I mentioned in my post about Eric’s live performances that he often plays a song specific to the city that he’s in when he’s on tour so when Eric performed in Southaven, Mississippi, which is just minutes outside of Memphis, it only made sense that “That’s How I Got to Memphis” was on the setlist. Originally sung by Tom T. Hall, this song has been covered by Bobby Bare, Whitey Morgan, Roseanne Cash, The Avett Brothers, Buddy Miller, and many others. I’m not sure how these guys got there, but Eric Church is how I got to Memphis. He’s also how I made some friends named Tom T. Hall, Bobby Bare, and Whitey Morgan.

Meeting Friends through Church Recommendations 

It hasn’t just been through his music that Eric has turned me on to new artists but also through his recommendations. In an interview Eric did with Bobby Bones three years ago (that I watched on YouTube in London- before I even knew who Bobby Bones was), Bobby asked what artists Eric liked and he gave the names Amos Lee and Brandy Clark. Immediately after, I gave each of these artists a listen and became fans of both. To this day, Amos Lee’s “Chill In the Air” is still one of my all-time favorite songs. I also found Brandy Clark’s “Stripes” which led me to her first album, 12 Stories. A few months later, after I had returned from London, Brandy was the opening act at an Eric Church concert that I attended and I made sure to meet her and get her autograph that night. My only regret about doing this was that I practically missed all of Dwight Yoakam’s performance while I was waiting in line to meet her. Sorry, Dwight!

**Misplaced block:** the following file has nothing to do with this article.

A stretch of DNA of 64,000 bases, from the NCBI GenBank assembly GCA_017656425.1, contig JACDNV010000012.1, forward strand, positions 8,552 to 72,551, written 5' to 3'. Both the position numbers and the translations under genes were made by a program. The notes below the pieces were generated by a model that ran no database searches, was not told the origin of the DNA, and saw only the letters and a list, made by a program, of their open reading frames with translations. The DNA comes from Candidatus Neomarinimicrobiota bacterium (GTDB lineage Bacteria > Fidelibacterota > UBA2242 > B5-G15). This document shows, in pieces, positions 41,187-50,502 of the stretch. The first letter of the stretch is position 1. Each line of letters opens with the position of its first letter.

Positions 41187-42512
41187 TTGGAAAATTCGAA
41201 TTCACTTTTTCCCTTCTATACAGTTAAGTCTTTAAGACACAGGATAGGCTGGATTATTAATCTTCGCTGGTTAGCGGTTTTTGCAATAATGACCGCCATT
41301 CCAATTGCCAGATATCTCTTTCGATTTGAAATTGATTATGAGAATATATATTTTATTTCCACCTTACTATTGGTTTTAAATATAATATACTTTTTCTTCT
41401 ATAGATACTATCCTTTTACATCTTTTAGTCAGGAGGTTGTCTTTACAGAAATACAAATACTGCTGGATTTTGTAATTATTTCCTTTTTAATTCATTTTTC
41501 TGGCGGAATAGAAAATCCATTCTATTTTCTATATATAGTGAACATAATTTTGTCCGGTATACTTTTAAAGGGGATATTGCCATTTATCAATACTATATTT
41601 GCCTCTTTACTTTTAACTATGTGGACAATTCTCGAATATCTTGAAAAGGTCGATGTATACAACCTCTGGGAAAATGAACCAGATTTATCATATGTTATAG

Amos and Brandy are two examples of friends that I didn’t necessarily meet through Church but rather because Church recommended them to me.

Church Friends Ain’t Just for Sunday Mornings 

I knew that going to Church was good for you but I never knew it could lead to so many great friendships! Just look at all the awesome people I’ve added to my friends circle because of Church!